Saturday, February 23, 2013

Blind/deaf puppy needs home

UPDATE 2/25/12: Well, the adopter changed their minds - this puppy still needs a home, or to be transferred to another rescue where it will have a better chance at finding a home.

UPDATE 2/24/12: A permanent home has been found for the pup, thanks to everyone who shared.

Trying to boost the signal on this puppy who I just found out about this morning.

Pendleton, Oregon: This puppy is 8 weeks old, an Australian Shepherd, and probably a female, but I'm not sure. She is mostly blind and deaf and needs a home. She is currently under the care of Pendleton PAWS (AKA Pioneer Humane Society). There is no other info on her at this time, but you can contact Sherry of PAWS at 541 - four-two-nine - 2808 or email: for more information.

PAWS is reluctant to transfer this puppy to another rescue, but I'd personally like for someone who has experience with blind dogs to contact them and at least offer advice and/or convince them to transfer to a specialized rescue. I'm sure they're capable of finding her a home, however I don't think anyone at PAWS has experience with blind/deaf dogs and they've already mentioned the possibility of euthanizing her if a home isn't found.

I have it on good (but third hand) authority that the breeder of the puppy threatened to shoot her before giving her up to PAWS. This is not suprising, and of course means she was the product of a purposeful merle to merle breeding.

Of course, all the readers of this blog know how unethical it is to do a double merle breeding, right?


Sunday, February 17, 2013

Big Game Hunting 2012

I haven't been hunting as much since I moved up state. I was spoiled back home: I knew every nook and cranny of "our" hunting grounds (private land we have permission to hunt on). I have a pretty good feel for the movements of the black tail deer: when they're up eating, when they're bedding down, the "look" of a good spot to find them, how the weather effects their behavior, what time to be up, and when to call it quits and try again tomorrow..

Here, I'm not familiar with the terrain or the subtle differences in deer species. I don't know any good spots, and what's worse, it's a lot more crowded. People come from all over the country to hunt deer and elk here (whereas not many people care for hunting tiny little black tails in the coast range which is steep and brushy as a rainforest). I've heard from many locals that opening week of rifle deer season is a feeding frenzy.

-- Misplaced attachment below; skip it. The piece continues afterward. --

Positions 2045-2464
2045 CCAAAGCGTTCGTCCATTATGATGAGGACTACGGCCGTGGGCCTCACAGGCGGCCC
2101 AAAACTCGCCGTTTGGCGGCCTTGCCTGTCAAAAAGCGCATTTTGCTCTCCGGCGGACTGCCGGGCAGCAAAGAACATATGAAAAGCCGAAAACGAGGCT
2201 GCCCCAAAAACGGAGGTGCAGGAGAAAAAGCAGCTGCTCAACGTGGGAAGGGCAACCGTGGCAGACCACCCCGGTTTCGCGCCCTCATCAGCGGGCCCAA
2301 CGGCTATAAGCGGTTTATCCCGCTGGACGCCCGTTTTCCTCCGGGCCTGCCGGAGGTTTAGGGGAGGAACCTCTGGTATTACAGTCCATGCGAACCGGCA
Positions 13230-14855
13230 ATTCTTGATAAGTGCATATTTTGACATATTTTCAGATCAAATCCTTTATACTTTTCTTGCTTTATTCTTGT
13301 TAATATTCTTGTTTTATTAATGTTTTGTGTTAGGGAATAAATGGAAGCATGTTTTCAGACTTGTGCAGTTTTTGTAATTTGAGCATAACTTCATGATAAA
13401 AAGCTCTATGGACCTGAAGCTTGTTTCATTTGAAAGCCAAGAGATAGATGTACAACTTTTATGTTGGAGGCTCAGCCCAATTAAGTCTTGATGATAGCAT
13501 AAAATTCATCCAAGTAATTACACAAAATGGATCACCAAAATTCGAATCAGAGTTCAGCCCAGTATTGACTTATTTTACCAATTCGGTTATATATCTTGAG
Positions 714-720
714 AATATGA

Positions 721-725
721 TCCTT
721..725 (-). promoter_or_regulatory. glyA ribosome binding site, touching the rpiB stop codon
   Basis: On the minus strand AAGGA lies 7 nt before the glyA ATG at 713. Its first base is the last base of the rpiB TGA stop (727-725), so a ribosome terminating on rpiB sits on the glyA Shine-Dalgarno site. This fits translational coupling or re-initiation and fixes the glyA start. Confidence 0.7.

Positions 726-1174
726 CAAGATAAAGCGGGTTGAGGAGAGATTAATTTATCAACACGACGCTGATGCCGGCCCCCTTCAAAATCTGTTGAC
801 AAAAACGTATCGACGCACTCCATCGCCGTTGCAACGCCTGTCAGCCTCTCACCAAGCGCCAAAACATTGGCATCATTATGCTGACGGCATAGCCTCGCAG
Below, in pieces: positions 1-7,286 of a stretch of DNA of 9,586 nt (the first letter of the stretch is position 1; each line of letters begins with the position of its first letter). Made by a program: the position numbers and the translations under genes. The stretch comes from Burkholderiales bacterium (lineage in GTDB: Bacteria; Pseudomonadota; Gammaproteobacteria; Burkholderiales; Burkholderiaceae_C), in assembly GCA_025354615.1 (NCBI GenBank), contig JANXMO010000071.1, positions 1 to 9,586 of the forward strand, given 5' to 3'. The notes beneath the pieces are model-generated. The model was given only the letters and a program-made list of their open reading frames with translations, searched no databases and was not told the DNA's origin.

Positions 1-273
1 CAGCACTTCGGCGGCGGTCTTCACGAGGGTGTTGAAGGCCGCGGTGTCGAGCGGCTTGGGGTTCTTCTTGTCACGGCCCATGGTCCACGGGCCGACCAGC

I've never had to deal with crowds in the woods, and I it's not worth it to me to deal with it to get some venison. And honestly it's a bit intimidating to try to"break into the market" as it were, especially with a forest so crowded with trophy hunters who take themselves too seriously and think they own certain sections of public land.

I'd much rather drive five hours to my old stomping grounds.

Dad and I both drew a controlled cow tag for a landowner preference hunt in 2012. For those who haven't heard of it, basically a large landowner, in this case a private forestry company, asks the Oregon Department of Fish and Wildlife to issue special hunting tags just for a specific region for controlling elk populations that are getting too big. And, in this case, damaging newly planted trees. The hunt was for the month of January, but I could only drive down for four days

It's a large area, and there's one or two herds (50-100 individuals) who travel through it. We drive the network of logging roads until we cut tracks, then, depending on the age of the tracks, we'll park and follow them until we find either a good place to come back later and ambush them, or run into the elk themselves. This is the method that's bagged us, between my dad and myself, an average of one elk every year for the last 10 years. The trouble is, if the herd isn't in the boundary of the hunt, there's nothing you can do about it. That's what happened this year.

Alas, this is, as a wise man once said, why they call it hunting and not gathering.

It didn't help that was pregnant and couldn't hike very much. I got dizzy and short of breath after only two miles of uphill hiking with hardly any brush. I wanted to yell, "hey! stop being stupid, I'm trying to procure some high quality protein for this fetus!" But since I didn't know who to yell at, I went back to the pickup and ate a granola bar instead.

This is the last elk I got, back in 2008:

Elk 2007

Sunday, February 10, 2013

Well, crap

See, no ever tells you this stuff before you get pregnant. Pretty much the only advice you hear is stuff like, "chew ginger for morning sickness" or "don't clean the cat's litter box".

No one ever says, oh, by the way, cells from your fetus could migrate to your brain and lodge there for decades.

Monday, February 4, 2013

Pregnancy Calender: Week 14-22

Week 14-16
How big is your baby?
About the size of a newborn Daschund.

The fetus now looks like a baby. It hiccups. It swallows. It pees. It has eyelids to cover its alien eyeballs.

Week 17-19
How big is your baby?
About the size of a newborn Boston Terrier.

The hiccups continue, and this is about the time the woman could start to feel movements. THE QUICKENING HAS BEGUN.

Week 20-22
How big is your baby?
About the size of a newborn border collie.

This is the age you can get an ultrasound to determine the gender of your baby with pretty good accuracy. This common (but not actually routine) procedure is, of course, one of the most recognized parts of pregnancy because its so often featured on TV/movies.

Alas, week 22 is when your fetus finally looses its tail. (Well, for most babies that is).

Saturday, February 2, 2013

Guest post

I have a guest post about dogs and food allergies over at the Retriever, Dog, and Wildlife blog. Check it out, if you wish.